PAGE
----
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The Poisonwood Bible Discussion Questions & Review

The Poisonwood Bible Discussion Questions & Review

I received this book for free from Library for review consideration, opinions expressed are 100% my own. This post contains affiliate links as indicated by an asterisk. Purchases from these links provides a small commission to me at no extra cost to you.

The Poisonwood Bible by Barbara Kingsolver
Published by HarperCollins
Publication Date: Oct. 13, 2009
Genres: Contemporary, Drama, Fiction, Historical, World or cultural
Setting: Africa-Congo/Zaire
Pages: 570
Format: eBook
Source: Library
Amazon Kindle* | Amazon Paperback*
Goodreads
four-stars

Blurb:

4* – I Really Liked It! – The Poisonwood Bible by Barbara Kingsolver is gorgeous, lyrical, yet brutal and intense. I truly understood what life was like in the 1960’s for the Prices, a missionary family living in the Congo in the 1960’s. I pick up these books set in other cultures to get a true sense of what life is like there. In many cases, I’m disappointed that the author doesn’t paint a detailed enough picture about the location and culture. Not so with Barbara Kingsolver. A highly recommended and unforgettable read.

[bctt tweet=”POISONWOOD BIBLE by @b_kingsolver is intensely brutal and beautiful. #BookClub guide #printable” username=”momsvictories”]

 

Synopsis from Goodreads:

The Poisonwood Bible is a story told by the wife and four daughters of Nathan Price, a fierce, evangelical Baptist who takes his family and mission to the Belgian Congo in 1959. They carry with them everything they believe they will need from home, but soon find that all of it — from garden seeds to Scripture — is calamitously transformed on African soil. What follows is a suspenseful epic of one family’s tragic undoing and remarkable reconstruction over the course of three decades in postcolonial Africa.”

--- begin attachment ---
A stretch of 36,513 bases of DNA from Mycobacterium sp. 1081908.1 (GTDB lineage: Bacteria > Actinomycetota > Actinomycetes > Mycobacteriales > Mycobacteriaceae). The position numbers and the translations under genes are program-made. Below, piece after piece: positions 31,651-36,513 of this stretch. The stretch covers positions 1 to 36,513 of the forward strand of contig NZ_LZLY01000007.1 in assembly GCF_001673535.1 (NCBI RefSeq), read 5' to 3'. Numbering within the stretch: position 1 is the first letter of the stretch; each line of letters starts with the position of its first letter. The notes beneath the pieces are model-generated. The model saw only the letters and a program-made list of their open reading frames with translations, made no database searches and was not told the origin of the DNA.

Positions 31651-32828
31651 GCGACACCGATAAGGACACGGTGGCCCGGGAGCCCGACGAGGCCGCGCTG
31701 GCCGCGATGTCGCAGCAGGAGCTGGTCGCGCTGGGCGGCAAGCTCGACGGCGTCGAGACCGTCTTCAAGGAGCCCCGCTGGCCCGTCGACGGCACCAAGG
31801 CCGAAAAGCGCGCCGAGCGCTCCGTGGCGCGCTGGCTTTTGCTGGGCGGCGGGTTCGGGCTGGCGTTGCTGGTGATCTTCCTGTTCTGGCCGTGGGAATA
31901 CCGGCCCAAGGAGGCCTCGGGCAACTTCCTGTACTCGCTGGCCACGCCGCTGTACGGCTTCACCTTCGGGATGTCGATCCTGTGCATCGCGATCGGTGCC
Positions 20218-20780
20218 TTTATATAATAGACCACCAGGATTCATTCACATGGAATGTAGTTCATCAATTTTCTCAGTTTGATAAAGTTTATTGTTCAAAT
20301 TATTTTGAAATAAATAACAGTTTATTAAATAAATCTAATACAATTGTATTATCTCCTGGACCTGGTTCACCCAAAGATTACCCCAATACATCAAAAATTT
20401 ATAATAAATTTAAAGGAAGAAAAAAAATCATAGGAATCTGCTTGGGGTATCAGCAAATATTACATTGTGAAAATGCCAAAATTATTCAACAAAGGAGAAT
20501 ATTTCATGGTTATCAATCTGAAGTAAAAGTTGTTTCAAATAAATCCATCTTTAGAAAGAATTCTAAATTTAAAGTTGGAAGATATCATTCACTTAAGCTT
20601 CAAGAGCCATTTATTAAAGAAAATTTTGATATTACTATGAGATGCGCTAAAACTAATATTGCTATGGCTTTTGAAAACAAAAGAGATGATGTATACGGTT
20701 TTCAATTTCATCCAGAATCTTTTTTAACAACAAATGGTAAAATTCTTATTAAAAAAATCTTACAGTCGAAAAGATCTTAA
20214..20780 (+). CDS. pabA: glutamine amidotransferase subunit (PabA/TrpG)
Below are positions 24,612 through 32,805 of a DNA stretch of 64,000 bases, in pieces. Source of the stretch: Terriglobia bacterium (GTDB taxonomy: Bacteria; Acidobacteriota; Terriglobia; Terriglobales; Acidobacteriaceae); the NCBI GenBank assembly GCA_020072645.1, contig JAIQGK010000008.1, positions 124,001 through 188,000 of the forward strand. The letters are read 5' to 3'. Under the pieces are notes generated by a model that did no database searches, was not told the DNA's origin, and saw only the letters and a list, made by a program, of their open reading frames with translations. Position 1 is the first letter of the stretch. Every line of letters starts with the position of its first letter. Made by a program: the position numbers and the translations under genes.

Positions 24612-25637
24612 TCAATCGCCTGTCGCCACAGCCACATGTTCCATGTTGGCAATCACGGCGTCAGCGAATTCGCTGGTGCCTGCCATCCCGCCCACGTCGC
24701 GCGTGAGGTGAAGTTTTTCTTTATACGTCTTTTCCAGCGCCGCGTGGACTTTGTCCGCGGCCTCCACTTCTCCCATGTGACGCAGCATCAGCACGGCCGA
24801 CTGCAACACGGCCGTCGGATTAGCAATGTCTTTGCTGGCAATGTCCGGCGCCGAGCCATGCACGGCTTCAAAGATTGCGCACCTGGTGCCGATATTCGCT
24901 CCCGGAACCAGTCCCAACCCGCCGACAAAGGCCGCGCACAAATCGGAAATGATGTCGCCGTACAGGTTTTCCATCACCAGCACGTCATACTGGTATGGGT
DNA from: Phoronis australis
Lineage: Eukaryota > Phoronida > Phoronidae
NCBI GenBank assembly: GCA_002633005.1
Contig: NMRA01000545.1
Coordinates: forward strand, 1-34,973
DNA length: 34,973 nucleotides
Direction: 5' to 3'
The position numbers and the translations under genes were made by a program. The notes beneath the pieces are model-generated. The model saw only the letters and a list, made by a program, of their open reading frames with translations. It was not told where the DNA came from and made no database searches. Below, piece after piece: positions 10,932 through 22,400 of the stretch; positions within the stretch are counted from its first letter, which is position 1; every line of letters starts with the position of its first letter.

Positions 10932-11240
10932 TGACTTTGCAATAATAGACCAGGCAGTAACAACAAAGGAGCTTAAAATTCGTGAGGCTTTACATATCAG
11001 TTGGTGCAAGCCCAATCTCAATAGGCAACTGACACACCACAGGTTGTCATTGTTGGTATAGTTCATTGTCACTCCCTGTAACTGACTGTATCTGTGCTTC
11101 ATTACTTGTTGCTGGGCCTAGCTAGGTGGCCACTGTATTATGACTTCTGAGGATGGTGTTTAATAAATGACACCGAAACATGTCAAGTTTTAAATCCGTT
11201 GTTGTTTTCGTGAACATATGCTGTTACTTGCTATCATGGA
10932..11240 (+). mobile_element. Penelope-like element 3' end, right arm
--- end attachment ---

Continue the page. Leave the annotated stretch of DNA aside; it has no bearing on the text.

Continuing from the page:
My Thoughts:

 

We’ve been discussing this book all month long as part of our Poisonwood Bible Readalong. This book really had me torn, I fought hard to get into Books 1 & 2, flew through Books 3-5 and struggled again with Books 6 & 7. So I will break down for you what I loved and what I didn’t.

 

Characters:

 

Sections are each narrated by a different female character, Orleanna and each of her 4 daughters: Barbie-like Rachel, tomboy Leah, physically disabled Adah and precocious and fiesty Ruth May. Even though we get into each of their heads, I still had a hard time connecting emotionally to the characters in this book.

 

I most identified with the mother of the family, Orleanna Price. She fought to keep them together through the toughest of situations dealing with an overzealous husband, Nathan, in a land where survival was physically demanding and difficult. Orleanna’s voice was the most powerful and poignant and I wished each time we heard more from her. Unfortunately, her narrations were the shortest. I think the lack of emotional connection is one reason it was so hard for me to get through this book.

 

Plot: 

 

The other reason I struggled with reading was that the Price Family’s experience in the Congo was so brutal and full of extremes: extreme weather, extreme poverty, extreme bugs! The Congo truly tested them as individuals and as a family. The story was intense, thought-provoking, heartbreaking and sometimes downright depressing. There were a few inspiring and magical moments scattered throughout that just kept me yearning for more and hopeful but overall, I was just so emotionally drained by my “visit” to the Congo. 

 

Setting:

 

I think my favorite thing about this book was that I truly understood what the Congo was like in the 1960’s. I pick up these books set in other cultures to get a true sense of what life is like there. In many cases, I’m disappointed that the author doesn’t paint a detailed enough picture about the location and culture. Not so with Barbara Kingsolver.

 

Kingsolver clearly thoroughly researched the political impact of the Congolese indepence from Belgium and drew from her own experiences spending a year there when she was a child. Everything was explained in vivid detail, from the landscape, to the creatures, to the nuances in the native language and customs, to their sanitation, health and cooking to their politics, beliefs and religion. This book was a fantastic learning tool to understand the Congolese experience both as a Belgian colony and then after the Congo gained independence and years into the future.